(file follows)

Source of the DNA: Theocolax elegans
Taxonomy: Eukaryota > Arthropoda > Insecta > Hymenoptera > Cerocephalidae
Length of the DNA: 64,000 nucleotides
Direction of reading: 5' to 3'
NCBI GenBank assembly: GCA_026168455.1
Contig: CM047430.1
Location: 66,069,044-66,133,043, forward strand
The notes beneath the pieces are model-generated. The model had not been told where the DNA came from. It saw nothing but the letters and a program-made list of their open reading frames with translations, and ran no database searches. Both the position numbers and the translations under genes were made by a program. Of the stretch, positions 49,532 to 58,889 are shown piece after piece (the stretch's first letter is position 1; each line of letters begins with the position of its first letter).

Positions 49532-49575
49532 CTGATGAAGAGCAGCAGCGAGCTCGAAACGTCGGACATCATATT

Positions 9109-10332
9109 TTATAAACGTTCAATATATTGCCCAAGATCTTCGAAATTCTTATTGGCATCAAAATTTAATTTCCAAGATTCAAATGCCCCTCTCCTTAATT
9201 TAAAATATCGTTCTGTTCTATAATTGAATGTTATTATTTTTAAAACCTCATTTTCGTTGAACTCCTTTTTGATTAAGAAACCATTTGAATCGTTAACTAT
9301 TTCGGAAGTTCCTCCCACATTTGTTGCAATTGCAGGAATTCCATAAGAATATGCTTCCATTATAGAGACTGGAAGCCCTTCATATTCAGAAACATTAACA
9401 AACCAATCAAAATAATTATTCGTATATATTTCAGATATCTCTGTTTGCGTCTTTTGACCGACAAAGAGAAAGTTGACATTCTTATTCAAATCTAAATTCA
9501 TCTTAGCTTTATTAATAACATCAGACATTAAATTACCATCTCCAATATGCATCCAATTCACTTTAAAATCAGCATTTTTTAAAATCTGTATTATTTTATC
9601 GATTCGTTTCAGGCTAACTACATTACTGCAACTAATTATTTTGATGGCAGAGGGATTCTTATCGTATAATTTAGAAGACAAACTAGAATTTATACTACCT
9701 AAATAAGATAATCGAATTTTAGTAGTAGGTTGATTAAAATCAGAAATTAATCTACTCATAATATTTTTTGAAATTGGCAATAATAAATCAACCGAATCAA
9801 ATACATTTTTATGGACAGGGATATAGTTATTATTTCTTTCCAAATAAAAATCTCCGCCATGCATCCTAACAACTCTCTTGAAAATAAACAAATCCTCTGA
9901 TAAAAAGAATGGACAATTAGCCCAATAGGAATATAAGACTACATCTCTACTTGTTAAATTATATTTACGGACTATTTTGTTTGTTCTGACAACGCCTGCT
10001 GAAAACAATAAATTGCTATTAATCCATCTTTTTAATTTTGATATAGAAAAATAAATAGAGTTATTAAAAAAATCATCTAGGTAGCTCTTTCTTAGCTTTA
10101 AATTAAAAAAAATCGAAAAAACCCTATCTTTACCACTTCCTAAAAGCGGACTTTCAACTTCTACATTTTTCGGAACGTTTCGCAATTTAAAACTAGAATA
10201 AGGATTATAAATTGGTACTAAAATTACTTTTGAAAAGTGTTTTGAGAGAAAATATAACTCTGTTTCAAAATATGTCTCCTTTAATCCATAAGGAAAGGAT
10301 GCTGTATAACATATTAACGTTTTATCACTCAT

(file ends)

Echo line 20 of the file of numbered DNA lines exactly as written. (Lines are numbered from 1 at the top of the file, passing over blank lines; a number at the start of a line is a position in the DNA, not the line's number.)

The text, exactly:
9901 TAAAAAGAATGGACAATTAGCCCAATAGGAATATAAGACTACATCTCTACTTGTTAAATTATATTTACGGACTATTTTGTTTGTTCTGACAACGCCTGCT